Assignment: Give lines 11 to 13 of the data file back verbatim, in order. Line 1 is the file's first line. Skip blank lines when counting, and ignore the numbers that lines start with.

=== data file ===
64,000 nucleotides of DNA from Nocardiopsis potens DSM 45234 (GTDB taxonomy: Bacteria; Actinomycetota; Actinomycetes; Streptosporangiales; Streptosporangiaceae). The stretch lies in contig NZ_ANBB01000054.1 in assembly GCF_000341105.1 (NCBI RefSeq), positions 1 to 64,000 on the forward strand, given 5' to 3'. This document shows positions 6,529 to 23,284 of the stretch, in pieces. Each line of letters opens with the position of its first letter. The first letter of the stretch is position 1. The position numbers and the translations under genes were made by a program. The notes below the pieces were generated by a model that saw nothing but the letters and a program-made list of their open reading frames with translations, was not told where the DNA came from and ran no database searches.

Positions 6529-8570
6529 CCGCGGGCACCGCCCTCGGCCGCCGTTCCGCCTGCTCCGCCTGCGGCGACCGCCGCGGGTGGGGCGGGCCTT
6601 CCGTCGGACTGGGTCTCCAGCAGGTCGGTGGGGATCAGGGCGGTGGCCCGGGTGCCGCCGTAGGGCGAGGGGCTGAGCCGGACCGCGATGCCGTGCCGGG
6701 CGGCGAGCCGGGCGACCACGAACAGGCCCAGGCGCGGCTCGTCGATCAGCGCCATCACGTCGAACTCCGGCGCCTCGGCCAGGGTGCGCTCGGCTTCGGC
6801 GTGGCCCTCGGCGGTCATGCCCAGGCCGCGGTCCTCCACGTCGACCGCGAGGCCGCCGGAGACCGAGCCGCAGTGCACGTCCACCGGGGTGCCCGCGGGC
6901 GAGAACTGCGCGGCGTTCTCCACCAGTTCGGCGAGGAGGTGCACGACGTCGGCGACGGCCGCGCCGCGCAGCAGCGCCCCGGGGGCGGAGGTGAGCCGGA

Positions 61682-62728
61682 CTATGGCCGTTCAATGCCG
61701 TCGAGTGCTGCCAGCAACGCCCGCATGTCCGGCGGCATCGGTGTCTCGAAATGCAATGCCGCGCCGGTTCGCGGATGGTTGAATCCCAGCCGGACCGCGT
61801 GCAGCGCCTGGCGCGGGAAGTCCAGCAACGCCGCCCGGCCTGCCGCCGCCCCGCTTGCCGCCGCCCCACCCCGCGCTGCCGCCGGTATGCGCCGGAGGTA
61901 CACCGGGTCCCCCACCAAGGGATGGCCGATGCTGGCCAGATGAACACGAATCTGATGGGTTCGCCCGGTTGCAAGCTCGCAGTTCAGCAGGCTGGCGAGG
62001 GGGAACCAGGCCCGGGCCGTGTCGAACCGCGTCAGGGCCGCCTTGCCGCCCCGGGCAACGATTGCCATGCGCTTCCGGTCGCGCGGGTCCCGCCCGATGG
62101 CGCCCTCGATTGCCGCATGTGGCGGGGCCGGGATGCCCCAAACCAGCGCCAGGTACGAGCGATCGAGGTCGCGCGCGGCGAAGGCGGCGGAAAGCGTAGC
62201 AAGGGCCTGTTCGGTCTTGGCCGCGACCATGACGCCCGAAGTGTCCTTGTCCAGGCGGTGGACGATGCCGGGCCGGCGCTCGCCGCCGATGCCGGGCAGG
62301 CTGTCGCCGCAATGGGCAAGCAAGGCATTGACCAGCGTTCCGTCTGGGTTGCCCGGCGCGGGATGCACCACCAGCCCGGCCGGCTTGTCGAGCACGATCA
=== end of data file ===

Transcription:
61801 GCAGCGCCTGGCGCGGGAAGTCCAGCAACGCCGCCCGGCCTGCCGCCGCCCCGCTTGCCGCCGCCCCACCCCGCGCTGCCGCCGGTATGCGCCGGAGGTA
61901 CACCGGGTCCCCCACCAAGGGATGGCCGATGCTGGCCAGATGAACACGAATCTGATGGGTTCGCCCGGTTGCAAGCTCGCAGTTCAGCAGGCTGGCGAGG
62001 GGGAACCAGGCCCGGGCCGTGTCGAACCGCGTCAGGGCCGCCTTGCCGCCCCGGGCAACGATTGCCATGCGCTTCCGGTCGCGCGGGTCCCGCCCGATGG